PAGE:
-Occurs with LBBB, RV pacing, severe MS, left atrial myxoma
When is the intensity of A2 increased?
-Coarctation of aorta
-Aortic aneurysm in thin ppl
-Tetralogy of Fallot
-Transposition of great vessels
When is the intensity of A2 decreased?
-Decreased systemic arterial pressure
When is the intensity of P2 increased?
Normally, the aortic valve closes ____ the pulmonary valve
What is reverse splitting of S2?
Aortic valve closes AFTER pulmonic valve
(aka paradoxical split)
When does an S3 occur?
Rapidly rushing flow of blood from atria is suddenly decelerated by the ventricle when it reaches its elastic limit
In a normal ventricle, when does S3 occur?
Volume loaded conditions
In a ventricle with decreased compliance, when does an S3 occur?
With a normal amount of blood entering during diastole
Is S3 always normal or always abnormal?
-It can be pathological
-Can also be a normal variant in 40 yo or younger
What does an S3 present with heart failure indicate?
Conditions associated with pathological S3:
-Ischemic heart disease
-MR or TR
-Systemic and pulm HTN
-Volume overload (renal failure)
Late diastolic sound heard just before S1 that corresponds to late ventricular filling through active atrial contraction
Conditions a/w S4:
-LVH from systemic HTN
-RVH from pulm HTN or stenosis
-IHD from acute MI or angina
How do S1 and S2 differ from S3 and S4?
-S1 and S2 are high pitched and best audible with diaphragm
-S3 and S4 are low pitched and best heard with bell
What is an opening snap?
-High pitched diastolic sound
-Produced by rapid opening of mitral valve in MS or tricuspid in TS
-Closer to A2 means more severe stenosis
What is a systolic ejection click?
-High pitched, early part of ventricular systole
-Can be valvular or vascular
-Intensity decreases with increased valve calcification
What is a non-ejection systolic click?
-High pitched systolic sound that follows S1
-A/w mitral or tricuspid valve prolapse
What 3 factors can contribute to development of heart murmurs?
1. High flow rate through normal or abnormal orifices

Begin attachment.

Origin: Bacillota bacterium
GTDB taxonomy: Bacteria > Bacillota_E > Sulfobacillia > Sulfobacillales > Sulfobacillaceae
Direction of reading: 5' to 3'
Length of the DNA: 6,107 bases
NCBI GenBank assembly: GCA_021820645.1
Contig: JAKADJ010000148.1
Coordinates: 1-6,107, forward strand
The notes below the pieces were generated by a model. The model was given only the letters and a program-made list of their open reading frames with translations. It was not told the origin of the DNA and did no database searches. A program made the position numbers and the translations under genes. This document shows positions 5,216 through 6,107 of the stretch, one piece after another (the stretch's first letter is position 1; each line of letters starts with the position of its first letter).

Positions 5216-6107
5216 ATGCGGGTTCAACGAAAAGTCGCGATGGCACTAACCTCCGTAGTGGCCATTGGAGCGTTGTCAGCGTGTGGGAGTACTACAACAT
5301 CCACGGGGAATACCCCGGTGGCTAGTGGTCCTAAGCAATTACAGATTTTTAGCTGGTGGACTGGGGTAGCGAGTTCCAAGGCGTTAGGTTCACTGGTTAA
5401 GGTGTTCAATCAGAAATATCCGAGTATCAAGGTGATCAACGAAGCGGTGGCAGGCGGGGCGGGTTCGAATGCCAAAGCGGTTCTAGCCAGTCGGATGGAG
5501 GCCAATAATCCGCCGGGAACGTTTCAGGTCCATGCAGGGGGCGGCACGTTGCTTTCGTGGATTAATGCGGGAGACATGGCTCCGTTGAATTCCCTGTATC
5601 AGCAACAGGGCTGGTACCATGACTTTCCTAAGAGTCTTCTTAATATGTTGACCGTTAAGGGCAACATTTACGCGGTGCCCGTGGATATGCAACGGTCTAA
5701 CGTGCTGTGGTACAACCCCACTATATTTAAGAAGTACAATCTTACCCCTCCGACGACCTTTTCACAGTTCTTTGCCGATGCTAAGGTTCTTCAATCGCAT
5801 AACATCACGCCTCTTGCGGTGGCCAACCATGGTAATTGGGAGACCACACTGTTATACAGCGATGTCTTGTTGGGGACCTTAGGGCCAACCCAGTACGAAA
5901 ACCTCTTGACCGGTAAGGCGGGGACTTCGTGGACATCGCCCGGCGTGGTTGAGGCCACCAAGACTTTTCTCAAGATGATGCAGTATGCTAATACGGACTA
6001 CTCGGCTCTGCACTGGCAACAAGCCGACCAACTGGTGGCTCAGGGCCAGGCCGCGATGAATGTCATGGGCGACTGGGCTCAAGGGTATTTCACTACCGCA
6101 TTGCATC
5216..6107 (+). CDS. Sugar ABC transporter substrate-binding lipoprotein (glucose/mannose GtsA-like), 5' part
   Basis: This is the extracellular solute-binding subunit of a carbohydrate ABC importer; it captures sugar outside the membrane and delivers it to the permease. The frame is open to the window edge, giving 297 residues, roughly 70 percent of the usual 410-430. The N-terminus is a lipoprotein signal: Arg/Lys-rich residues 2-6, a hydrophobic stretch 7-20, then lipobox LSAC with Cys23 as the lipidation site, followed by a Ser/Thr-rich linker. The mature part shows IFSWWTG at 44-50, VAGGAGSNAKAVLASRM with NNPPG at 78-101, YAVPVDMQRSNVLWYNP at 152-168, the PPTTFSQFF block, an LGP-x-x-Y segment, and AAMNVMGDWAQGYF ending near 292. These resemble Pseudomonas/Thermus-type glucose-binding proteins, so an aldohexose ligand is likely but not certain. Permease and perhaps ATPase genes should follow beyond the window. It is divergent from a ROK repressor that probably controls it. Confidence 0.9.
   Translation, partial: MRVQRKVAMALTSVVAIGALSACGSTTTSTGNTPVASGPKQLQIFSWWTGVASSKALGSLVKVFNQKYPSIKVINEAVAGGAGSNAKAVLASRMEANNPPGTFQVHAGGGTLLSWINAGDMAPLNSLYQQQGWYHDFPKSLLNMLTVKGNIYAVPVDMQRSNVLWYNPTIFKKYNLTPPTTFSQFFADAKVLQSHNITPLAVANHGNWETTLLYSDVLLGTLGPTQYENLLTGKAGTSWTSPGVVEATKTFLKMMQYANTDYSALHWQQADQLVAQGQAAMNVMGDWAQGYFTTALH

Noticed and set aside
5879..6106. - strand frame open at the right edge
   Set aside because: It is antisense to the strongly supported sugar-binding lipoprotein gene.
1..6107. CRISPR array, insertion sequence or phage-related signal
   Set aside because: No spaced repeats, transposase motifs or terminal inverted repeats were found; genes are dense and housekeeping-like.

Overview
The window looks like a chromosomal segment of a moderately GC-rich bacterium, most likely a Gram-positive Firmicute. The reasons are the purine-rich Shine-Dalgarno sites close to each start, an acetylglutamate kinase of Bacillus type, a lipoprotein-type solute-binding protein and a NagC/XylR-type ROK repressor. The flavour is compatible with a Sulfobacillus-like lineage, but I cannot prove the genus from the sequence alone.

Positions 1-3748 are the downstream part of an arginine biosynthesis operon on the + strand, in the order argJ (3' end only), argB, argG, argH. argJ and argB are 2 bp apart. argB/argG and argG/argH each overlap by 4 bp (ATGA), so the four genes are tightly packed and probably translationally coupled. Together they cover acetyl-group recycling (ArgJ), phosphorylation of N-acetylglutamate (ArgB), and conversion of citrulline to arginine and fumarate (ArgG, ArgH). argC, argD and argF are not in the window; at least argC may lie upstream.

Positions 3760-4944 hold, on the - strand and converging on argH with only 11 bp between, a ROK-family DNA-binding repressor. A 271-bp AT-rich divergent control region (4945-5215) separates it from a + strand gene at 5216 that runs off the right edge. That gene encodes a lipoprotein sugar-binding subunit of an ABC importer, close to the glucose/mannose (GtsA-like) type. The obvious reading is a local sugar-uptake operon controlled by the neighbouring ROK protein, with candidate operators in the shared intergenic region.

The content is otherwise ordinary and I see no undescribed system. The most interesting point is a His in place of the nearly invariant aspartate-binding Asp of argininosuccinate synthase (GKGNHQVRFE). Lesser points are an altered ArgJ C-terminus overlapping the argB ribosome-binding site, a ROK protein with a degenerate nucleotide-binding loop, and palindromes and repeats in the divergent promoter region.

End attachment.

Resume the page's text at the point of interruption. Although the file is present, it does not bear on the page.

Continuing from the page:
2. Forward flow through a constricted or irregular orifice OR into a dilated vessel or chamber
3. Backward or regurgitant flow through an incompetent valve
How do we identify or describe heart murmurs?
-Timing (systole or diastole)
-Quality (harsh, blowing, etc.)
-Relationship to respiration
-Relationship to position
How are murmurs described by shape?
-Crescendo (rises in intensity from S1 to S2)
-Decrescendo (decreases in intensity after S2)
-Crescendo-decrescendo (rises and then falls between S1 and S2)
Describe the murmur of AS:
-Mid to late systolic
-Narrow pulse pressure
-Parvus tardus pulse
-Radiates to carotid
Describe the murmur of MR:
-Radiates to axilla
How is PMI affected with MR?
Laterally displaced and diffuse
Describe the murmur of PS:
Similar to AS just in pulmonic area
Describe the murmur of TR:
Similar to MR just in tricuspid area
What does a ventral septal defect (VSD) sound like and where is it best heard?
-Radiates to R of sternum
-Best heard in tricuspid area
How does a venous hum sound and where is it best heard?
-Radiates to R side of neck
-Heard best above clavicle
What does an innocent murmur sound like?
What are the systolic murmurs?
What are the diastolic murmurs?
Describe murmur of MS:
Describe murmur of AR:
-Wide pulse pressure
-Laterally displaced PMI
What is an Austin Flint murmur?
Apical diastolic murmur a/w AR - mimicking MS
How do continuous murmurs develop?
Results from a communication between high pressure arterial and low pressure venous chamber or vessel
What is the best example of a continuous murmur?
Patent Ductus Arteriosus (PDA)